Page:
International Science Index

5
10007831
Learning to Recommend with Negative Ratings Based on Factorization Machine
Abstract:

Rating prediction is an important problem for recommender systems. The task is to predict the rating for an item that a user would give. Most of the existing algorithms for the task ignore the effect of negative ratings rated by users on items, but the negative ratings have a significant impact on users’ purchasing decisions in practice. In this paper, we present a rating prediction algorithm based on factorization machines that consider the effect of negative ratings inspired by Loss Aversion theory. The aim of this paper is to develop a concave and a convex negative disgust function to evaluate the negative ratings respectively. Experiments are conducted on MovieLens dataset. The experimental results demonstrate the effectiveness of the proposed methods by comparing with other four the state-of-the-art approaches. The negative ratings showed much importance in the accuracy of ratings predictions.

Paper Detail
2
downloads
4
10000147
A Hybrid Recommendation System Based On Association Rules
Abstract:

Recommendation systems are widely used in e-commerce applications. The engine of a current recommendation system recommends items to a particular user based on user preferences and previous high ratings. Various recommendation schemes such as collaborative filtering and content-based approaches are used to build a recommendation system. Most of current recommendation systems were developed to fit a certain domain such as books, articles, and movies. We propose1 a hybrid framework recommendation system to be applied on two dimensional spaces (User × Item) with a large number of Users and a small number of Items. Moreover, our proposed framework makes use of both favorite and non-favorite items of a particular user. The proposed framework is built upon the integration of association rules mining and the content-based approach. The results of experiments show that our proposed framework can provide accurate recommendations to users.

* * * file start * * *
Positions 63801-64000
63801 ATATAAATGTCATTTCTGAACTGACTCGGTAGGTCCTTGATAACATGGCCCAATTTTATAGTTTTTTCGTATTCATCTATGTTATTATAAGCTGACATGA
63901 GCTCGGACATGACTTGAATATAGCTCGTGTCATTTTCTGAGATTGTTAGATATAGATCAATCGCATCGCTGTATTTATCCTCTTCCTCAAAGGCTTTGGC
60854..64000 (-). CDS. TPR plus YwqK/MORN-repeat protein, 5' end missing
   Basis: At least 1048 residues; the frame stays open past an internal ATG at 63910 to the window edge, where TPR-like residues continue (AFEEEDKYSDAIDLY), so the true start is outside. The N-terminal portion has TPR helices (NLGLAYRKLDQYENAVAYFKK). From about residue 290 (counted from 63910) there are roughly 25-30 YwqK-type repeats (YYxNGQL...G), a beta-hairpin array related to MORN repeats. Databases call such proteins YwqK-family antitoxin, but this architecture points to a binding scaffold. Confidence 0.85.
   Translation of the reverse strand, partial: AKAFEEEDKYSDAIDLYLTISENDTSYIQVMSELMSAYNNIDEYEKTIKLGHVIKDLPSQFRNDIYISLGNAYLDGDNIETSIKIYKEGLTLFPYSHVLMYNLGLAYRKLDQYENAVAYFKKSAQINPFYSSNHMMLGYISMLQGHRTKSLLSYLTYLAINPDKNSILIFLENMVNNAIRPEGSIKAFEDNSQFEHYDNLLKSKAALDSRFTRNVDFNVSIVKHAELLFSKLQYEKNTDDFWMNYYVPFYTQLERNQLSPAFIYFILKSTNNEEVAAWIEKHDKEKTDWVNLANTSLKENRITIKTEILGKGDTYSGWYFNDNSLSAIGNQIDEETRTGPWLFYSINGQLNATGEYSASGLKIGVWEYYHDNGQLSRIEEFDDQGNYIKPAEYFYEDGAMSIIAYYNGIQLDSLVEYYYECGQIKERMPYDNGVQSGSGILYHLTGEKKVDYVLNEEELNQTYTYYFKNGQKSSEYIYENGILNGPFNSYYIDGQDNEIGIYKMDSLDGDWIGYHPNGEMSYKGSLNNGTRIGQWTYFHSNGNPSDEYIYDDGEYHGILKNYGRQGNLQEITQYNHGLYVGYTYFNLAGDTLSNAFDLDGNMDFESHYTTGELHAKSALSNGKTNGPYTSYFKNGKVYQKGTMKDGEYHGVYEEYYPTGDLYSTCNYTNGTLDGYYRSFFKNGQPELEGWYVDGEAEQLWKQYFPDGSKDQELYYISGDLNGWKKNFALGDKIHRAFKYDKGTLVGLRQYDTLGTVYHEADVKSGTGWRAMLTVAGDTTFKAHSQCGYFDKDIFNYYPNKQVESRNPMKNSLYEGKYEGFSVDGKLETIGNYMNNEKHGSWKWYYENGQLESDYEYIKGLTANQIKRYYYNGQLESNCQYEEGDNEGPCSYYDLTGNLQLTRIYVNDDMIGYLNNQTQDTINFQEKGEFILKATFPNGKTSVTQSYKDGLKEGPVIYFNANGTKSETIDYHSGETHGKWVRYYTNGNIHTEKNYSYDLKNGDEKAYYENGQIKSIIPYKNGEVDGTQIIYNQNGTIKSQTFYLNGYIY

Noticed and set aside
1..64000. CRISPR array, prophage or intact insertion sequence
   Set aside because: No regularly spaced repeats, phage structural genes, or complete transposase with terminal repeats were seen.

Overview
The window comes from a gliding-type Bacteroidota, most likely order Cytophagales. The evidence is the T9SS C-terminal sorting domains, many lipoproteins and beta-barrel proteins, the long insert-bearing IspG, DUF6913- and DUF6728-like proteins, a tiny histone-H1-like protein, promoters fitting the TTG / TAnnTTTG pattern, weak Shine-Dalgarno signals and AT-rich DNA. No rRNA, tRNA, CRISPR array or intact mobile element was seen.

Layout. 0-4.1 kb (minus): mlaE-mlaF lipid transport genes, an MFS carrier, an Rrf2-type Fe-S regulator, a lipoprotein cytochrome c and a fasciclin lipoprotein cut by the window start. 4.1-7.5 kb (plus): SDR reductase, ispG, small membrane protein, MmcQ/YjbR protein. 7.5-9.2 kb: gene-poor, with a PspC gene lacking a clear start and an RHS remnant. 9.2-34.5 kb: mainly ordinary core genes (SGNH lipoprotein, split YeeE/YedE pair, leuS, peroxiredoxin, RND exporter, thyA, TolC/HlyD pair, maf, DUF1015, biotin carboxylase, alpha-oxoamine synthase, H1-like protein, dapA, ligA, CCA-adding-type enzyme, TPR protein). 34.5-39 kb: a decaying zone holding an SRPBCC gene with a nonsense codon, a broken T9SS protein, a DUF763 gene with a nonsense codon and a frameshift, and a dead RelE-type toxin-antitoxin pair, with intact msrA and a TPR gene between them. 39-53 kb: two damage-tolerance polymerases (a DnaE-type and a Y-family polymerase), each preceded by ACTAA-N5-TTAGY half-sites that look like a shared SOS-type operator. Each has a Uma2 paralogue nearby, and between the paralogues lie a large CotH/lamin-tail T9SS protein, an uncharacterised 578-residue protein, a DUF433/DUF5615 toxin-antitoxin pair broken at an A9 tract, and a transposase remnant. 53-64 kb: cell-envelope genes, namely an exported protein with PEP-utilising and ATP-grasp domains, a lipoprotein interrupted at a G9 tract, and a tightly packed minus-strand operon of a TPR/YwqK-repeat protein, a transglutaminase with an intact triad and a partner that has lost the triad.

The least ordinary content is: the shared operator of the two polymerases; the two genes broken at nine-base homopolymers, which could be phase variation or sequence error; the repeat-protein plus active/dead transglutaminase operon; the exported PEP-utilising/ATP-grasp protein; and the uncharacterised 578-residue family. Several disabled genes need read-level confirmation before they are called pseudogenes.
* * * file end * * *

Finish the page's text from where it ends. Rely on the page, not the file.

Paper Detail
2491
downloads
3
13611
A Design Framework for Event Recommendation in Novice Low-Literacy Communities
Abstract:

The proliferation of user-generated content (UGC) results in huge opportunities to explore event patterns. However, existing event recommendation systems primarily focus on advanced information technology users. Little work has been done to address novice and low-literacy users. The next billion users providing and consuming UGC are likely to include communities from developing countries who are ready to use affordable technologies for subsistence goals. Therefore, we propose a design framework for providing event recommendations to address the needs of such users. Grounded in information integration theory (IIT), our framework advocates that effective event recommendation is supported by systems capable of (1) reliable information gathering through structured user input, (2) accurate sense making through spatial-temporal analytics, and (3) intuitive information dissemination through interactive visualization techniques. A mobile pest management application is developed as an instantiation of the design framework. Our preliminary study suggests a set of design principles for novice and low-literacy users.